It’s the symbolic meaning of a posture that influences the psychological experiences of individuals from different cultures
BUFFALO, N.Y. – A new set of studies by researchers at three universities led by University at Buffalo psychologist Lora E. Park, PhD, has found that the previously assumed link between expansive body postures and power is not fixed, but depends on the type of posture enacted and people’s cultural background.
“Stand Tall, but Don’t Put Your Feet Up: Universal and Culturally-Specific Effects of Expansive Postures on Power” is reported in the November 2013 issue of the Journal of Experimental Social Psychology (Vol. 49, Issue 5). Park’s co-authors are Lindsey Streamer, UB doctoral student in social psychology; Li Huang, PhD, assistant professor of organizational behavior, INSEAD; and Adam Galinsky, Vikram S. Pandit Professor of Business, Columbia Business School.
The researchers conducted four studies with more than 600 men and women born in the U.S. or East Asia (e.g., China, South Korea, Japan) in order to examine the psychological experience of viewing and enacting expansive (versus constricted) body postures.
|A new set of studies by researchers at three universities led by University at Buffalo psychologist Lora E. Park, PhD, has found that the previously assumed link between expansive body postures and power is not fixed, but depends on the type of posture enacted and people’s cultural background. Image courtesy of University at Buffalo|
“The expansive postures, which were based on previous research, consisted of an expansive-hands-spread-on-desk pose (i.e., standing up and leaning over on a desk with hands spread apart), an expansive-upright-sitting pose (i.e., resting one’s ankle on the opposite leg’s knee with one arm on the armrest and the other hand on the desk), and an expansive-feet-on-desk pose (i.e., leaning back in one’s chair with feet on top of the desk, hands placed behind one’s head, fingers interlocked and elbows spread out wide),” says Park, associate professor in the Department of Psychology.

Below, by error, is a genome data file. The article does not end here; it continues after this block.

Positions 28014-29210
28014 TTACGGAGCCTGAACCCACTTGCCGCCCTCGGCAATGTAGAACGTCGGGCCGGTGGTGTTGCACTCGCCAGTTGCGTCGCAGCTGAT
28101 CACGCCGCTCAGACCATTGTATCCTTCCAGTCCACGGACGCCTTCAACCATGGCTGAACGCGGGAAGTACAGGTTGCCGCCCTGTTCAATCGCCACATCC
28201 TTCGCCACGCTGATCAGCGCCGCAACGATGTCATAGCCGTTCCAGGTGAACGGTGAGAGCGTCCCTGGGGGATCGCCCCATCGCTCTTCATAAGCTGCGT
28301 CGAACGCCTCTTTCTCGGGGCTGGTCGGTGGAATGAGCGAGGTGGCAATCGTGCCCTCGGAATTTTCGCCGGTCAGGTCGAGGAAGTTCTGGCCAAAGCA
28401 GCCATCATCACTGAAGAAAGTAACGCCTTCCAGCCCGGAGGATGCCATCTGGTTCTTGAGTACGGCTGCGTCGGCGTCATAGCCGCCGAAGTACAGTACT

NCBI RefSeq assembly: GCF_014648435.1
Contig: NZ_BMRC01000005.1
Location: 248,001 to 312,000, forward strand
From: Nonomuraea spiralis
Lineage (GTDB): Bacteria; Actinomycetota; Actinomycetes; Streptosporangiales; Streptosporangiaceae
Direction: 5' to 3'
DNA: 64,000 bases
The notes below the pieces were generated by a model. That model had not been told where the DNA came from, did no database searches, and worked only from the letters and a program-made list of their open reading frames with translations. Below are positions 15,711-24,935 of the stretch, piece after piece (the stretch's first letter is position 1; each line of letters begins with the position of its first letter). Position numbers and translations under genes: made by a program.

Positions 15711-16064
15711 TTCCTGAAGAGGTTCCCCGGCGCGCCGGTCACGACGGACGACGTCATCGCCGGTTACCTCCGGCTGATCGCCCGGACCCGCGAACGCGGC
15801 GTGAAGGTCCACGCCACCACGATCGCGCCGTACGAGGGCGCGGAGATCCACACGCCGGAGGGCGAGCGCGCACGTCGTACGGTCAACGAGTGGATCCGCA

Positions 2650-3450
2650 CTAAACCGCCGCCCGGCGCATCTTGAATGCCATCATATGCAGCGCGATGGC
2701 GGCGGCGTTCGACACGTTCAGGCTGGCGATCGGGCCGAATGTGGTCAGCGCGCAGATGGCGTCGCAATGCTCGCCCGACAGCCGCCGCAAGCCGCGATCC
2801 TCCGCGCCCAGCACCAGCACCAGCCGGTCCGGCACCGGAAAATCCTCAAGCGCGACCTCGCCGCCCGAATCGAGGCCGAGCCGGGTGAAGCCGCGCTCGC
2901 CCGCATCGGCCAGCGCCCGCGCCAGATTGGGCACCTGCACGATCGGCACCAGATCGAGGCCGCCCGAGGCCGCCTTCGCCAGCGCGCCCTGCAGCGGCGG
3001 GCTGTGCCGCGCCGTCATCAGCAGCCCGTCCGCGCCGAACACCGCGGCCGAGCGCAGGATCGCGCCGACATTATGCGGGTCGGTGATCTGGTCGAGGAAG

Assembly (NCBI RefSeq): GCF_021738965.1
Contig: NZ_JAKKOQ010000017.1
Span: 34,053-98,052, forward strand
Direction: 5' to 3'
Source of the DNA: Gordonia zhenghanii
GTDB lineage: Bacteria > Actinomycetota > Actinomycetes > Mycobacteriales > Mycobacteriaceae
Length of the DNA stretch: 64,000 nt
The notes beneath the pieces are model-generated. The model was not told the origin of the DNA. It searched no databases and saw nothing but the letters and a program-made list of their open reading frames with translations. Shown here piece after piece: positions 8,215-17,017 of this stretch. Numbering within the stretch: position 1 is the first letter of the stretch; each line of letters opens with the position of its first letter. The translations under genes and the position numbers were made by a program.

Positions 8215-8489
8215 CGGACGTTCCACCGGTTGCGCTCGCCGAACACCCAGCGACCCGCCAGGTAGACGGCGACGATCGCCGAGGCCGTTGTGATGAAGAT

“In four studies,” she says, “the effect of each posture on participants was evaluated in comparison to a constricted body posture (e.g., sitting with hands under thighs, standing with arms wrapped around one’s body).
Study 1 found that the expansive-feet-on-desk pose, compared to other expansive or constricted postures, was perceived by both Americans and East Asians as the least consistent with East Asian cultural norms of modesty, humility and restraint.
Studies 2a and 2b found that for both Americans and East Asians, the expansive-hands-spread-on-desk and expansive-upright-sitting poses led to greater feelings of power (e.g., in charge, powerful, dominant, etc.) than those evoked by constricted postures.
Study 3 found that the expansive-feet-on-desk pose led to greater feelings of power and implicit activation of power-related concepts for Americans, but not for East Asians.
Study 4 found that compared to a constricted posture, the expansive feet-on-desk pose led to greater risk-taking among Americans, but not among East Asians. Specifically, after holding the posture for three minutes, American participants were more likely to choose to take action to deal with a problem or situation presented to them, whereas this posture did not have the same effect on East Asian participants.
“Overall, these findings suggest that expansive postures have both universal and culturally specific effects on people’s thoughts, feelings and behavior,” says Park.
“Some postures, such as the expansive-hands-spread-on-desk and expansive-upright-sitting poses, “she says, “make people across cultures feel more powerful. In contrast, expansive postures that violate cultural norms, such as putting one’s feet on the desk, do not make all individuals feel powerful.”
“It is the symbolic meaning of a posture,” Park says, “rather than the posture itself, that influences the psychological experiences of individuals from different cultures."
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